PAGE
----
Over 1,000 Frida Kahlo Lookalikes Gather in Dallas in a Quest for a New Guinness World Record

Pending official approval, Frida Kahlo has entered the Guinness Book of World Records.

Frida Kahlo lookalikes at the Guinness Book of World Records attempt at the Dallas Museum of Art. Courtesy of Christina Childress Photography.
Frida Kahlo lookalikes at the Guinness Book of World Records attempt at the Dallas Museum of Art. Courtesy of Christina Childress Photography.

Frida Kahlo celebrated her 110th birthday on July 6, and it’s safe to say that no one partied harder than the Dallas Museum of Art (DMA), which welcomed over 5,000 guests for the occasion. More than 1,000 of them attended in costume as Kahlo, as part of the museum’s attempt to enter the Guinness Book of World Records for the largest single gathering of people dressed as the iconic Mexican artist.

“I’ve recently looked up what Frida does and seen her self-portraits, and she’s so true to herself and proud of herself and it’s an inspiration,” said 13-year-old participant Sofia Valadez to the Dallas Morning News. “She’s such a strong, independent woman. And I like her eyebrows.”

Frida Kahlo lookalikes at the Guinness Book of World Records attempt at the Dallas Museum of Art. Courtesy of Christina Childress Photography.

Frida Kahlo lookalikes at the Guinness Book of World Records attempt at the Dallas Museum of Art. Courtesy of Christina Childress Photography.

The rules for participating were strict: a red or pink shawl, a below-the-knee dress, a crown featuring at least three flowers, and, obviously, the Kahlo unibrow. Despite their singular look, the crowd was diverse, with Fridas young and old, male and female taking part.

Of course, there is no existing record on the books, so DMA’s efforts were presumably successful, pending official approval from Guinness, which has a 12-week review process.

Courtesy of the Dallas Museum of Art.

The DMA, which first submitted their application for the record in January, must now turn over photo and video documentation of the event to Guinness. To establish a new record category for mass participation, the record book requires just 250 people. There must be two independent witnesses, a log of everyone taking part, and a steward for every 50 people in costume.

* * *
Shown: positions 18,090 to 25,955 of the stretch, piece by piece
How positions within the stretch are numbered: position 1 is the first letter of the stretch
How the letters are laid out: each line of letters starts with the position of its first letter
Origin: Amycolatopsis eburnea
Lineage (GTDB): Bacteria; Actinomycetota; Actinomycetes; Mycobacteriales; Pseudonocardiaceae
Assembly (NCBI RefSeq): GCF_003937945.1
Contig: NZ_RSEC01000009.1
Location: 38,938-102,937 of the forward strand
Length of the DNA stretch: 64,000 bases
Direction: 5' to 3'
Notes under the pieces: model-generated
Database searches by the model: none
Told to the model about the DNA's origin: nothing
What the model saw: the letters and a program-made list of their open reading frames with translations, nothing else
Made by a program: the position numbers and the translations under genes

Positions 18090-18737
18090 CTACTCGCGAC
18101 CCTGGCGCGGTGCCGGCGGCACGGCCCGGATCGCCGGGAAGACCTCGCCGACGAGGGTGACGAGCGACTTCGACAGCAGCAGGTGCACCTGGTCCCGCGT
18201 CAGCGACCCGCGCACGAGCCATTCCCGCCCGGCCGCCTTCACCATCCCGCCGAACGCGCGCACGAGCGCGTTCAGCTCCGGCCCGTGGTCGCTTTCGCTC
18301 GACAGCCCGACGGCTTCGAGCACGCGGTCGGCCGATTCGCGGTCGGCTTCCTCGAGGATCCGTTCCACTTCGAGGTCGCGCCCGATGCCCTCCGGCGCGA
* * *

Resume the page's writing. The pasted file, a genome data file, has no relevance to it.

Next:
Kahlo’s birthday celebration coincided with the final days of the museum’s blockbuster exhibition “México 1900–1950: Diego Rivera, Frida Kahlo, José Clemente Orozco and the Avant-Garde,” which closes July 16. One of the institution’s top 10 shows of the new millennia, it had already brought in 75,000 guests in mid-June.

Frida Kahlo lookalikes at the Guinness Book of World Records attempt at the Dallas Museum of Art. Courtesy of Christina Childress Photography.

Frida Kahlo lookalikes at the Guinness Book of World Records attempt at the Dallas Museum of Art. Courtesy of Christina Childress Photography.

Among the highlights of the critically acclaimed exhibition is Kahlo’s dual self-portrait The Two Fridas, on a rare loan from Museo de Arte Moderno in Mexico City.

In addition to the Guinness attempt, the evening’s festivities included documentary screenings, dancing, and birthday cake, and the chance to get a Khalo-inspired makeover from Mexican-inspired cosmetics line Reina Rebelde.

“The life, work and style of Frida Kahlo have been the source of inspiration for people around the world, and the DMA’s Frida Fest was a vibrant way of celebrating her continued impact on so many of us,” said museum director Agustín Arteaga in an email to artnet News. “We’re so pleased with the enthusiastic participation at our event, which encouraged our community to engage with art and with each other in a new way.”


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